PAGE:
DHAKA: Thousands of people were stranded in Bangladesh’s capital on Monday (Jun 28) as authorities halted almost all public transport ahead of a sweeping lockdown imposed to combat a deadly resurgence of COVID-19 infections.
The country reported 119 deaths on Sunday, its highest-ever daily death toll from the pandemic, while new infections have been averaging around 5,000 for the past few days.
Officials blame the recent spike in cases on the highly contagious coronavirus Delta variant first identified in neighbouring India.
The majority of the South Asian nation’s 168 million population will be confined to their homes by Thursday as part of the restrictions, with only essential services and some export-facing factories allowed to operate.
The lockdown announcement sparked an exodus of migrant workers from the capital Dhaka to home villages on Sunday, with tens of thousands of people cramming into ferries to cross a major river.
The staggered implementation of the lockdown rules left thousands of workers in Dhaka forced to walk to their offices on Monday, sometimes for hours, in the sweltering summer heat.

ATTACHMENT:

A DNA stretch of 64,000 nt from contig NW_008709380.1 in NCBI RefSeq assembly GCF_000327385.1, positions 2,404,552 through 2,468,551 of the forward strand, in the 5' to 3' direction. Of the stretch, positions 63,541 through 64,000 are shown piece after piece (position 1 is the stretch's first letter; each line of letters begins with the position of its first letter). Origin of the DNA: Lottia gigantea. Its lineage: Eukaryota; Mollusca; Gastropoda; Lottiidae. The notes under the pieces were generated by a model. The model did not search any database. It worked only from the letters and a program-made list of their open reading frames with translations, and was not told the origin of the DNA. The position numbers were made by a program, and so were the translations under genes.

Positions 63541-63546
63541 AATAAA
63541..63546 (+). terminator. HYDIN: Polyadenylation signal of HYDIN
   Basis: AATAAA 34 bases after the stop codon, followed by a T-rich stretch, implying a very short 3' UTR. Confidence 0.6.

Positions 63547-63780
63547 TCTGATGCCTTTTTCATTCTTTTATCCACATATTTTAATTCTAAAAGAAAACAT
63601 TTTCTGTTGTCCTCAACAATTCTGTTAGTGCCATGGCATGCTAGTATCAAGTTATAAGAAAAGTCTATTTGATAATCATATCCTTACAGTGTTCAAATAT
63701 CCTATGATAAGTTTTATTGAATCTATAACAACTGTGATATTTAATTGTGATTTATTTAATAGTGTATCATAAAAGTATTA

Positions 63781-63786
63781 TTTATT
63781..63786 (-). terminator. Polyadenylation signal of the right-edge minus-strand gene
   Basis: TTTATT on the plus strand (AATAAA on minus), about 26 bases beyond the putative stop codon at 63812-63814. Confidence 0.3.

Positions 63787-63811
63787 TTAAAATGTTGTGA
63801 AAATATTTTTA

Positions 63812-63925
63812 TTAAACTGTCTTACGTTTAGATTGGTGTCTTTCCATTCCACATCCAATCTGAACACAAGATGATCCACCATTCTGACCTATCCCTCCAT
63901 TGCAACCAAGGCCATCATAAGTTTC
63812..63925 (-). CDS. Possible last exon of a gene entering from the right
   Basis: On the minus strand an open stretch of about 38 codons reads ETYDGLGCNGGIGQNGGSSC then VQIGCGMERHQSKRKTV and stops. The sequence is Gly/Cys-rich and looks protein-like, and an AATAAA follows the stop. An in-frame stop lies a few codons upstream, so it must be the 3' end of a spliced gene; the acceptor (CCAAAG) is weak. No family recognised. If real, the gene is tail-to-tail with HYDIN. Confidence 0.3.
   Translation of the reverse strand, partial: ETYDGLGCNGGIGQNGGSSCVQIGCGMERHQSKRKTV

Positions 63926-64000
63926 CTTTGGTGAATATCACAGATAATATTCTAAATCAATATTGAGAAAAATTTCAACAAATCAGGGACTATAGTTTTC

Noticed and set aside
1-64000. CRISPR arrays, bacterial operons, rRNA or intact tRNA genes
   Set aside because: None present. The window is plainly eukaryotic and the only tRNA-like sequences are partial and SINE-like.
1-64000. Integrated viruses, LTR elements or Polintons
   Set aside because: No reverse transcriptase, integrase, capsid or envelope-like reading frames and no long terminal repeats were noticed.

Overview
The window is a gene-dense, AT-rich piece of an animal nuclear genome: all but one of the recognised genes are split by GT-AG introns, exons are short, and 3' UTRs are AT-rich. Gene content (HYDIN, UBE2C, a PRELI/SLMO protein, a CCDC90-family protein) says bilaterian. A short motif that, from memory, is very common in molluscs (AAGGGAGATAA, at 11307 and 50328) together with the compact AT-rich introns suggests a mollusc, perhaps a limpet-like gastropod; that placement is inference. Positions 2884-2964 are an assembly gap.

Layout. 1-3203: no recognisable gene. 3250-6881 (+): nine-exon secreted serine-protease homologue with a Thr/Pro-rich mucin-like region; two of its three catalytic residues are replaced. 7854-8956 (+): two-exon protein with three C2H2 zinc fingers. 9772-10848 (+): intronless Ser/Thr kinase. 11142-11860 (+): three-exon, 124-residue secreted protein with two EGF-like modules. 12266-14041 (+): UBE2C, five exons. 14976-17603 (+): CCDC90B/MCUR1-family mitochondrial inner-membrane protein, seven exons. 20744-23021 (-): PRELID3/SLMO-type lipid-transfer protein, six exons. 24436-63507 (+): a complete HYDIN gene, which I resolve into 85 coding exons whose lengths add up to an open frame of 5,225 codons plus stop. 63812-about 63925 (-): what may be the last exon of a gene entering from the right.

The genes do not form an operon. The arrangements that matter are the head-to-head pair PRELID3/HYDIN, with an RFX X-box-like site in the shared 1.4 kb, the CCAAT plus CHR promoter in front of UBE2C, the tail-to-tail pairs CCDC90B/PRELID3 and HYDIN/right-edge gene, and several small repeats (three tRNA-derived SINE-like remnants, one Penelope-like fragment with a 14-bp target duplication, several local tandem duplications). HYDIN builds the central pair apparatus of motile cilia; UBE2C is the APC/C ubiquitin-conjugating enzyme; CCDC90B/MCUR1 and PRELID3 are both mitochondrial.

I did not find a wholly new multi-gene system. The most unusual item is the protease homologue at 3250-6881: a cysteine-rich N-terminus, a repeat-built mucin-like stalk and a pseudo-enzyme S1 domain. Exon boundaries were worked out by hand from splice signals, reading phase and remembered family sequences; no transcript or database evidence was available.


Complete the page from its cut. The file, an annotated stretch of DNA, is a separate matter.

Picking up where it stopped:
Large columns of people were seen walking on the main roads early on Monday. Workplaces will be shut from Wednesday.
Bicycle rickshaws were allowed to operate in a last minute government concession late on Sunday, but prices had soared to unaffordable levels, commuters said.
“I started walking at 7am. I could not get any bus or any other vehicles. I can’t afford a rickshaw ride,” Shefali Begum, 60, who was going to her daughter’s home in central Dhaka, told AFP.
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Restrictions on activities and movement were imposed across Bangladesh in mid-April as cases and deaths jumped to their highest levels since the start of the pandemic.
Infections declined in May but started to rise again this month, sparking the harsher restrictions.
The country has reported more than 880,000 infections and just over 14,000 virus deaths, but experts say that the actual toll could be much higher due to possible underreporting.
Health officials across the world have been alarmed by the rapid spread of the Delta variant, now reported by the World Health Organization to have reached at least 85 countries.
More than two-thirds of new virus cases in Bangladesh’s capital were of the Delta variant, a recent study by the independent Dhaka-based International Centre for Diarrhoeal Disease Research reported.
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